High-density polymers, chlorine vapors, metallic dusts and acidic liquids – there are a variety of hazardous chemicals in use every day. Every workplace is different and needs its own approach for handling them to prevent fires, injuries, and even death. It is important for businesses to investigate the potential hazards posed by the chemicals in their facilities, through a chemical risk assessment. Once the assessment is complete, workplaces can ensure all employees have the training they need to recognize chemical hazards and know the correct ways to protect themselves.
More than 32 million workers are potentially exposed to hazardous chemical products in the workplace, the Occupational Health and Safety Administration reports. To stay safe, these workers need to know what hazards they are being exposed to, and what steps they should take. OSHA requires employers to collect and communicate this information, but failing to do so is still far too common. Ranking at No. 2 among OSHA’s Top 10 Violations of 2018, there were 4,552 Hazard Communication Standard violations. This was a 9 percent increase from 2017’s HazCom violations.
In 2015, an industrial winery facility in Fresno was cited for not having an effective chemical risk assessment in place. A good risk assessment would identify failings and suggest improvements, which are now being mandated through a violation settlement. The company’s large ammonia-based refrigeration systems require careful management and emergency planning, which was not being well-maintained.
In February, a vehicle parts distributor was cited for several workplace violations including failing to train employees to recognize chemical hazards. Also, the employer failed to maintain safety data sheets on chemical hazards.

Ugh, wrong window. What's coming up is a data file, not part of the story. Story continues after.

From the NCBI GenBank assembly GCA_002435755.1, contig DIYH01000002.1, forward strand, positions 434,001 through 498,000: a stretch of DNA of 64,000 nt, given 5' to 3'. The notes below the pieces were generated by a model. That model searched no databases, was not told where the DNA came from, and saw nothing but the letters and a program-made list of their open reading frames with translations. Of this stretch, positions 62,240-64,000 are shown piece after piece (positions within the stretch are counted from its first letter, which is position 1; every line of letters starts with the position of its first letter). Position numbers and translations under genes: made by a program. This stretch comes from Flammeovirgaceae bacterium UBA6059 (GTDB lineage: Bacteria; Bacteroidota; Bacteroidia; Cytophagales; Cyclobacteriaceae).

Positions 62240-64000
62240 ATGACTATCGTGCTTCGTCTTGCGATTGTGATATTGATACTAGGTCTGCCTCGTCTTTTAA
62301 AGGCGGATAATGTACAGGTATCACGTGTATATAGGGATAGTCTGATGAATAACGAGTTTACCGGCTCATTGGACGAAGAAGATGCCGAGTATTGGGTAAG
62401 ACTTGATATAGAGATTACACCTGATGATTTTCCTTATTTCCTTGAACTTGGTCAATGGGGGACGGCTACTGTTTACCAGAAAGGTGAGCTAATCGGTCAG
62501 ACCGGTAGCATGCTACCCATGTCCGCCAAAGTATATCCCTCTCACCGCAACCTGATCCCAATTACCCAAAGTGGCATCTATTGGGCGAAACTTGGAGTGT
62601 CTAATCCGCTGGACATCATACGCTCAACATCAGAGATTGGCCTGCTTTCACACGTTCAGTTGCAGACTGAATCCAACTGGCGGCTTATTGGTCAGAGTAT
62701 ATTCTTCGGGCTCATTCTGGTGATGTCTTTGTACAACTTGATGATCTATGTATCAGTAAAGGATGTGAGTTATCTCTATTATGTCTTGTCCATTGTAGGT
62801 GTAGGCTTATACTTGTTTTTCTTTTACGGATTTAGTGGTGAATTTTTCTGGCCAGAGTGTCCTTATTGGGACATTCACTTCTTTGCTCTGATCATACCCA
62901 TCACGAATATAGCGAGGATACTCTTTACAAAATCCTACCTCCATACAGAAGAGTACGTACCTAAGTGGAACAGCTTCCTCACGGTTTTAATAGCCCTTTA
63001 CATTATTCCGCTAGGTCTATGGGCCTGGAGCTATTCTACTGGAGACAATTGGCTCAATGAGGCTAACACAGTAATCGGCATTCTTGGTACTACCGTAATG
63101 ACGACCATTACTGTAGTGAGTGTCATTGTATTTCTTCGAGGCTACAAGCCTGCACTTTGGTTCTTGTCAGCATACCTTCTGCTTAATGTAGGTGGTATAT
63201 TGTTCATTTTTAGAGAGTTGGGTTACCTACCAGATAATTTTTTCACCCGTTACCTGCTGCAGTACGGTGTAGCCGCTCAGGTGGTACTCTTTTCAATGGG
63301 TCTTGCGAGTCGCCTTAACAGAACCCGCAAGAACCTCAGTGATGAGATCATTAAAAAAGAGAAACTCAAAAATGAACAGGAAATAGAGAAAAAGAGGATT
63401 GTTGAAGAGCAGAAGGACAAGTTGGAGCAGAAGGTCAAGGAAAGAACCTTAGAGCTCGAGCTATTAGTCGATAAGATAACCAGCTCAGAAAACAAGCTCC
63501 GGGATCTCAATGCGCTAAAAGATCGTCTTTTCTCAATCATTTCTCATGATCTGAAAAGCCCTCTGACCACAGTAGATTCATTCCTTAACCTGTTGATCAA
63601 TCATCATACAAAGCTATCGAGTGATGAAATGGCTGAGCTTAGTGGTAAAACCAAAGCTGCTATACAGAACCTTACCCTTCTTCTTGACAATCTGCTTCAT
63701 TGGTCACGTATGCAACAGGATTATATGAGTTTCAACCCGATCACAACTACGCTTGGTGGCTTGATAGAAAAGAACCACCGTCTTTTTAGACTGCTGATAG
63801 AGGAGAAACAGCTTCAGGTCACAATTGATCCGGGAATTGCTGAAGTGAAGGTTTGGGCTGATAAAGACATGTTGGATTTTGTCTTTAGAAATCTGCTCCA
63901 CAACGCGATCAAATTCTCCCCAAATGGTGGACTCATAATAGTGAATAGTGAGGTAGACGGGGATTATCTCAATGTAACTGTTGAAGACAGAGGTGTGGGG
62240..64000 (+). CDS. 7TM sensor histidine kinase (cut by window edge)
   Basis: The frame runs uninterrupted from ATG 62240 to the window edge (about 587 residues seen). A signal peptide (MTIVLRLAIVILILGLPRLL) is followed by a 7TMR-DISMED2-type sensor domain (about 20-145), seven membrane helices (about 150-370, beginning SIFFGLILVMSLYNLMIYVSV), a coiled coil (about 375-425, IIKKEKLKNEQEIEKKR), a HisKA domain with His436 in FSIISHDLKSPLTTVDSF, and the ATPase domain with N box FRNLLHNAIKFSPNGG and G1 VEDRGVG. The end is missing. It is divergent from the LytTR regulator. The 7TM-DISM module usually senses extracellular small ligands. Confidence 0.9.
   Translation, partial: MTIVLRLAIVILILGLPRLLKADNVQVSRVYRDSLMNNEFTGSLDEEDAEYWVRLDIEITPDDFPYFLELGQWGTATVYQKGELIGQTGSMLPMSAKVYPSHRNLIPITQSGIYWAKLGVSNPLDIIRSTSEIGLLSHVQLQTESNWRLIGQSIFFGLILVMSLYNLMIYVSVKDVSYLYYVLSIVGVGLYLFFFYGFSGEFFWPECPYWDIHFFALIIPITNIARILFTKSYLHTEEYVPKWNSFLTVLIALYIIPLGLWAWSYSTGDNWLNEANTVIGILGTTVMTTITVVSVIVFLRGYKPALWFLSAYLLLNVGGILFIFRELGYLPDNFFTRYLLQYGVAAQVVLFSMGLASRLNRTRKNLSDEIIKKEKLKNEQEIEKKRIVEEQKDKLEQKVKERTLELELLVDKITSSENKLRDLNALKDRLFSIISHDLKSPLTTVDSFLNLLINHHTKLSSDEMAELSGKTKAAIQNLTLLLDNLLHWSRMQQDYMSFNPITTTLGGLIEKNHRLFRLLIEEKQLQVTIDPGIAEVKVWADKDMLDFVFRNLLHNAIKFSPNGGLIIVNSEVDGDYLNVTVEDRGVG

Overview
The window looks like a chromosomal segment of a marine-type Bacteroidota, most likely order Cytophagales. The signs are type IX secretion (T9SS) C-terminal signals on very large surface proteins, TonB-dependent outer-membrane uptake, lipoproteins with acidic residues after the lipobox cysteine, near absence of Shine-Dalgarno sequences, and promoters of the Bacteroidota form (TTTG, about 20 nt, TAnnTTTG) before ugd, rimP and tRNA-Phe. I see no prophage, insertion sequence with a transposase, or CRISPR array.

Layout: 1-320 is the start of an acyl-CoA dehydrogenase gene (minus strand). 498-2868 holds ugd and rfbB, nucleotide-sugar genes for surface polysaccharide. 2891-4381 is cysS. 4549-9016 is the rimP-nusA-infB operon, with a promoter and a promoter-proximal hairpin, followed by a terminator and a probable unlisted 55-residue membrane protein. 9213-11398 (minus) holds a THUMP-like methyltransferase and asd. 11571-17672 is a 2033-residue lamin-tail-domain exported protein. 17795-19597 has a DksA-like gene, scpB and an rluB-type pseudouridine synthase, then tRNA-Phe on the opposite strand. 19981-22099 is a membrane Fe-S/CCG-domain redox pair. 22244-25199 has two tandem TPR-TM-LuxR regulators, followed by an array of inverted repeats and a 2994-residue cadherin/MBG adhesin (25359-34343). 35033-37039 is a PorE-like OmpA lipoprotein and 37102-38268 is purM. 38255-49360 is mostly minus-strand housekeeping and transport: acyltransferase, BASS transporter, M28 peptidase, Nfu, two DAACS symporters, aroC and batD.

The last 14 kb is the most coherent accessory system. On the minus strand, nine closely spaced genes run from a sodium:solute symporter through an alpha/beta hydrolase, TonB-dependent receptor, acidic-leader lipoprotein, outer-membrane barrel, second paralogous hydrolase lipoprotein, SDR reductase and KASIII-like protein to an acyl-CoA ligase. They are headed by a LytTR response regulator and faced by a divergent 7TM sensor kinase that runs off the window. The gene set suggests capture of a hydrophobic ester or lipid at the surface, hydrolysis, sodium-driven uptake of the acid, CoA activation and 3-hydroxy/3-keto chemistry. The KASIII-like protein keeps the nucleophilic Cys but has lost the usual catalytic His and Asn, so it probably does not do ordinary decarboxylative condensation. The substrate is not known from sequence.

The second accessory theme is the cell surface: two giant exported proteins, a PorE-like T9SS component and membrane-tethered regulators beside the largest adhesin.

“The inspection found multiple safety deficiencies that put employees at risk of serious and fatal injuries,” said OSHA agent William Fulcher. “Potential workplace hazards must be assessed and eliminated to ensure employees are afforded a safe work environment.”
Formula for Safety Success
One way to identify and address workplace hazards is through a chemical risk assessment. The steps in conducting a routine chemical risk assessment help businesses:
- Recognize and understand chemical hazards
- Effectively apply controls to keep workers safe and productive
- Satisfy record-keeping requirements in compliance with HazCom 2012
- Provide appropriate training on chemical hazards in the workplace
- Keep workers aware and informed using signs, labels, and floor marking
Once a workplace chemical risk assessment is complete, safety managers can then observe the entire facility for a thorough safety and efficiency analysis. For example, safety managers can ensure eye wash stations are near where chemicals will be in use. Organize and label storage areas where face masks, gloves and other personal protective equipment are kept for chemical safety. The potential for worker injury increases when hazardous material classifications are incorrect and when there are defects in a safety sign or label’s communication. Reinforce safety messages around eye wash stations, emergency kits, respiratory hazard areas, and ventilation systems through floor signs and boundary markings.